The Disaster Artist

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The Disaster Artist
The Disaster Artist.jpg
Author Greg Sestero, Tom Bissell
Country United States
Language English
Genre Non-fiction, memoirs
Publisher Simon & Schuster
Publication date
October 10, 2013
Media type Print (hardcover and paperback), e-book, Audiobook
Pages 288 pp
ISBN 1451661193 (hardback edition)
OCLC 830352130
LC Class 2013008798

The Disaster Artist is an award-winning 2013 non-fiction book written by Greg Sestero and Tom Bissell. Sestero reveals the troubled development and production of the 2003 cult film The Room while detailing his own struggles as a starving young actor and his relationship with the mysterious Tommy Wiseau. The book focuses on the difficulties and odd experiences Sestero had behind the scenes and his unlikely friendship with Wiseau.[1] A film adaptation of the same name developed by Seth Rogen with James Franco directing, producing and starring as Tommy Wiseau along with Dave Franco as Greg Sestero premiered at South by Southwest on March 12, 2017 to a standing ovation.[2]


Sestero, an aspiring actor, first encounters Wiseau in an acting class. Sestero is at first perplexed by Wiseau's over-the-top acting technique, his unusual physical appearance, his unidentifiable accent and his eccentric behavior, which includes a fascination with all things American and a refusal to discuss his past. At the same time, Sestero admires Wiseau's genuine enthusiasm for both life and acting. The two form an odd but affectionate bond as Sestero begins to learn of the many contradictions of Wiseau's personality.

As Sestero slowly accrues more acting credits and makes other friends, Wiseau grows jealous and schemes to earn similar acknowledgement (such as earning a SAG card by producing and starring in a commercial for a company he himself owned), leading Sestero to become uncomfortable with their relationship. After viewing The Talented Mr. Ripley for the first time, Sestero is struck by how similar Wiseau is to the title character and convinces him to see the film. However, instead of recognizing his own behavior, Wiseau is deeply impressed by the performance and becomes obsessed with creating a movie just as emotionally powerful. The result is the screenplay for The Room, which includes a character, Mark, named after actor Matt Damon (whose name Wiseau had misheard).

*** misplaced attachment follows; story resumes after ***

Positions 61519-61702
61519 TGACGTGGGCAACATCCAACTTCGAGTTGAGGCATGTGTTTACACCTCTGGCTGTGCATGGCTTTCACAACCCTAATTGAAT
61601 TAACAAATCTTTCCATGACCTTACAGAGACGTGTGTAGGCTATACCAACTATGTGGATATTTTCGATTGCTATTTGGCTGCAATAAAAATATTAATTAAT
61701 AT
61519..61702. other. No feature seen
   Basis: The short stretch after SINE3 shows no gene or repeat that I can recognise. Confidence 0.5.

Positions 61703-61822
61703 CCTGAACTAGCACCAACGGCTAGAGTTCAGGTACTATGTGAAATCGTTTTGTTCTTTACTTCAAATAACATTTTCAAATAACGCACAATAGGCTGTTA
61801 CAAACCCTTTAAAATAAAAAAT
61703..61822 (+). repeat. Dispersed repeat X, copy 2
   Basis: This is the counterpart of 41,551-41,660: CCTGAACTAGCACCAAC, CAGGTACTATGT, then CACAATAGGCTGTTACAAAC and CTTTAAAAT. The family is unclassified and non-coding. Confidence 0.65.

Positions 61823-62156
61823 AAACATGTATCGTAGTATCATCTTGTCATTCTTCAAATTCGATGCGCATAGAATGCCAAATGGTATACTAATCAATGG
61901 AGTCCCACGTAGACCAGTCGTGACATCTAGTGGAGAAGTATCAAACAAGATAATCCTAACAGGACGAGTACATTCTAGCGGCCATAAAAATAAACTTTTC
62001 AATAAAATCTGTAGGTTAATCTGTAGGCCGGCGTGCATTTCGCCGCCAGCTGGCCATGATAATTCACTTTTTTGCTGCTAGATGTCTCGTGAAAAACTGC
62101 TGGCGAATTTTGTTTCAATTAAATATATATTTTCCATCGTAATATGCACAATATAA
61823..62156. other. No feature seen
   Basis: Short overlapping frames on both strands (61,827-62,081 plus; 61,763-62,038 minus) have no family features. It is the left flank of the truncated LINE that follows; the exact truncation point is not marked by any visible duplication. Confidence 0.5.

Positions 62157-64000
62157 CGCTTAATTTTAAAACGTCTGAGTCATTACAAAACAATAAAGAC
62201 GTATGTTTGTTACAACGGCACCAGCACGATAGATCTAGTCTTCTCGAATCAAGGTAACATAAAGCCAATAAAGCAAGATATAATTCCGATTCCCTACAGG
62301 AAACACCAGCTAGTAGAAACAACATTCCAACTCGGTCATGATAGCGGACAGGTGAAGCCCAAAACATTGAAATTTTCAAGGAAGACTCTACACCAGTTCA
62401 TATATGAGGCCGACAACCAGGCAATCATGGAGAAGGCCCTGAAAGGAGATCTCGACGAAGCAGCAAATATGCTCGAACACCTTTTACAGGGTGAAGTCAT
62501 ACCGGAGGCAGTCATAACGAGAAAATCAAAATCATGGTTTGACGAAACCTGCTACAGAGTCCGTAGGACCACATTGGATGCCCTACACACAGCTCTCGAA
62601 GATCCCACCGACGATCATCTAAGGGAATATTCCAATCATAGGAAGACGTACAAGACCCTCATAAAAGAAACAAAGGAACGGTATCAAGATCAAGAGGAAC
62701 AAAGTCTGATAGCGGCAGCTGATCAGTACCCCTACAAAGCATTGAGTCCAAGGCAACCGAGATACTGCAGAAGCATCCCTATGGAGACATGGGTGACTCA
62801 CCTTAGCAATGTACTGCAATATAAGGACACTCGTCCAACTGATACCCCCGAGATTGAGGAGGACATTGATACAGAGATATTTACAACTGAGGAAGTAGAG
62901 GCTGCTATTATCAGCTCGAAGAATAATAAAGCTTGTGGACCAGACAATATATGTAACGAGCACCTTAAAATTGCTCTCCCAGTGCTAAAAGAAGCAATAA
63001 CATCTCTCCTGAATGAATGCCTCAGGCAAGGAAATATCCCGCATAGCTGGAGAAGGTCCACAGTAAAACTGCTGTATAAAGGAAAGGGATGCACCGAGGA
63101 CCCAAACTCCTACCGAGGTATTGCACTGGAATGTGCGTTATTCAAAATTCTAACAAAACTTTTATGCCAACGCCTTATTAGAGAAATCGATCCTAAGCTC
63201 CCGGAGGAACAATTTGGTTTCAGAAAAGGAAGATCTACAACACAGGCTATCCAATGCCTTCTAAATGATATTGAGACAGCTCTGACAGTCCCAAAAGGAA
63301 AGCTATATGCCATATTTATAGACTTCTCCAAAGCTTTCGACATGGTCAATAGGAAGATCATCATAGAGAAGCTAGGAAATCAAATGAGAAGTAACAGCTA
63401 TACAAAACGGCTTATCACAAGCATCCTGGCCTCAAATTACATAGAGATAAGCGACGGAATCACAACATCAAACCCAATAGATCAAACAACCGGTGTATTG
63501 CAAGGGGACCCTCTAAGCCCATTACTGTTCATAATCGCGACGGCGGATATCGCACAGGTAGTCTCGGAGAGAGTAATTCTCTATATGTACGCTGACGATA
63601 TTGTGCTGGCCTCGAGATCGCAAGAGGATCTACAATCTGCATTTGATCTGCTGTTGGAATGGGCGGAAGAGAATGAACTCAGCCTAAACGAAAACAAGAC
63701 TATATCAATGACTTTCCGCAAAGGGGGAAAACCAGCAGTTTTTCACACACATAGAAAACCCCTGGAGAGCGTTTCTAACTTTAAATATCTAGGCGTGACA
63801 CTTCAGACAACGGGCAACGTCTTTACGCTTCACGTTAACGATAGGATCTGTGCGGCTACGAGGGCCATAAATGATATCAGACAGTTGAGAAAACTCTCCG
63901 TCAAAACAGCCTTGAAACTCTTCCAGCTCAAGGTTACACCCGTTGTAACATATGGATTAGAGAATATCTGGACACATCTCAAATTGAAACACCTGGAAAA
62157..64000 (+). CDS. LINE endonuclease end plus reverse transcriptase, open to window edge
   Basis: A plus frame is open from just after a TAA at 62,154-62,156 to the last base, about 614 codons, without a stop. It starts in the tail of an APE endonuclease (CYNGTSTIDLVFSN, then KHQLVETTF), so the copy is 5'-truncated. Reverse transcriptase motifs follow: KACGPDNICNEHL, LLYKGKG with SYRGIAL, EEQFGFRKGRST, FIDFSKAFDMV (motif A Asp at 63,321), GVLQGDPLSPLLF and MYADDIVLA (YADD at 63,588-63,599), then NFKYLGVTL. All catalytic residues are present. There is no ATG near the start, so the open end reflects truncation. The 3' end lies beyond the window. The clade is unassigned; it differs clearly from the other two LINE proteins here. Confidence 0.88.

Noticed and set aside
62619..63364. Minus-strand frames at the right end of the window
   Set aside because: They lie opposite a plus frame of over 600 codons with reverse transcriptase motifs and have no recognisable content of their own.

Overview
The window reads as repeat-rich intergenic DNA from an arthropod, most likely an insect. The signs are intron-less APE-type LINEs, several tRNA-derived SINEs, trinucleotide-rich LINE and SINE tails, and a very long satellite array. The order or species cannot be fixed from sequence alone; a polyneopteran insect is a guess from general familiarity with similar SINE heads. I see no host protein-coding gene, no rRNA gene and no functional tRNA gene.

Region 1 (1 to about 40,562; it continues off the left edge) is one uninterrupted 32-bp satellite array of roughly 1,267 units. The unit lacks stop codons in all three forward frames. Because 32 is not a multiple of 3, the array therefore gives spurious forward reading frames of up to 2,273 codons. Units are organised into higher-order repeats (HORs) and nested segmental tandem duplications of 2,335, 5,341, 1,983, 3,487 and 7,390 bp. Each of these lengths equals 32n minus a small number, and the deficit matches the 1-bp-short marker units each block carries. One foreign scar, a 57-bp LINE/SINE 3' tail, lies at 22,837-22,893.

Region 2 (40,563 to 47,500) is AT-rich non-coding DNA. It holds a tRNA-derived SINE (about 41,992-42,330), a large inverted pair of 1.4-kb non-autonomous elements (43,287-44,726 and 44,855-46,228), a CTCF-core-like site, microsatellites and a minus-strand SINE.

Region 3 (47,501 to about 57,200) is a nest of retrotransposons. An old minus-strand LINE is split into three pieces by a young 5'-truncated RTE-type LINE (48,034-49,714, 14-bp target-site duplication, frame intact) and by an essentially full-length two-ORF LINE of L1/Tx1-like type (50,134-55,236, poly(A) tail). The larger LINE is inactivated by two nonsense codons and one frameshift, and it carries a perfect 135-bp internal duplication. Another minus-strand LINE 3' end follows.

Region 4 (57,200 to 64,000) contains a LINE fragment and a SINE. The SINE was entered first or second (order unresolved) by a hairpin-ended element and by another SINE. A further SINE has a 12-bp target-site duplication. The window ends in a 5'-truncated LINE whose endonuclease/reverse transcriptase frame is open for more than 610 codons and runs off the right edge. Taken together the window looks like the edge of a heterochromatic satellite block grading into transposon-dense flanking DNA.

Backed by a seemingly endless, mysterious supply of money, Wiseau develops, produces, directs and stars in The Room, despite having no knowledge of filmmaking. On-set relationships are a disaster: Wiseau's camera set-up requires two full crews to operate, actors and crew storm off the set, scripts are rewritten in the middle of scenes, sets are broken down only to be rebuilt and re-shot the following day, and at the last possible moment, Wiseau convinces Sestero to join the crew as one of the principal actors, in spite of the role already having been cast. By the end of shooting, the cast and crew, convinced that the film will never be seen, lose their enthusiasm, resulting in lackluster performances and technical blunders that are never corrected.

Sestero screens a rough cut of the film for his friends and family, who are enthralled by its bizarre ineptitude. Their reaction turns out to be prophetic when, eight months later, Wiseau secures a release for the film, beginning its cult reputation as "the Citizen Kane of bad movies". The book ends with Sestero's meditation on the power—and danger—of unconditional belief in one's dreams.

Film adaptation[edit]

A film adaptation of the same name was produced by and co-starring Seth Rogen and directed by and starring James Franco as Wiseau. It premiered at South by Southwest on March 12, 2017.


In May 2014, an audiobook version of The Disaster Artist was released by Tantor Audio, with Sestero reading the story. Sestero's impression of Wiseau in the audiobook has received praise from critics, including The Huffington Post and Publishers Weekly.[3]

The Disaster Artist audiobook was named a finalist for the 2015 Audie Awards for Best Humor Audiobook.[4]


In March 2014, The Disaster Artist won for Best Non-Fiction on Bookish Oscars.

On November 23, 2014, The Disaster Artist won for Best Non-Fiction at the National Arts & Entertainment Journalism Awards ceremony in Los Angeles. The judges praised the book, stating "The Disaster Artist is not only a hell of a good read, it will make a great film if ever adapted. It's equal parts Ed Wood, American Hustle and demented Citizen Kane—with a dash of Monty Python thrown into the mix".[5]

On February 11, 2015, The Disaster Artist was nominated for Best Humor Audiobook at the Audie Awards. Narrated by author Greg Sestero. The awards ceremony was held May 28, 2015 in New York City.[4]


  1. ^ Ruland, Jim (September 27, 2013). "Worst movie ever? 'The Disaster Artist' explores 'The Room'". Los Angeles Times. 
  2. ^ Dave McNary. "Dave Franco Joining James Franco in Film Based on ‘The Room’". Variety. Retrieved 6 December 2015. 
  3. ^ "Listen To Greg Sestero's Awesome Tommy Wiseau Impression In This 'Disaster Artist' Audioclip". The Huffington Post. 27 May 2014. Retrieved 6 December 2015. 
  4. ^ a b [1]
  5. ^ THR Staff (23 November 2014). "Hollywood Reporter Wins Best Publication, Website at National Arts & Entertainment Journalism Awards". The Hollywood Reporter. Retrieved 6 December 2015. 

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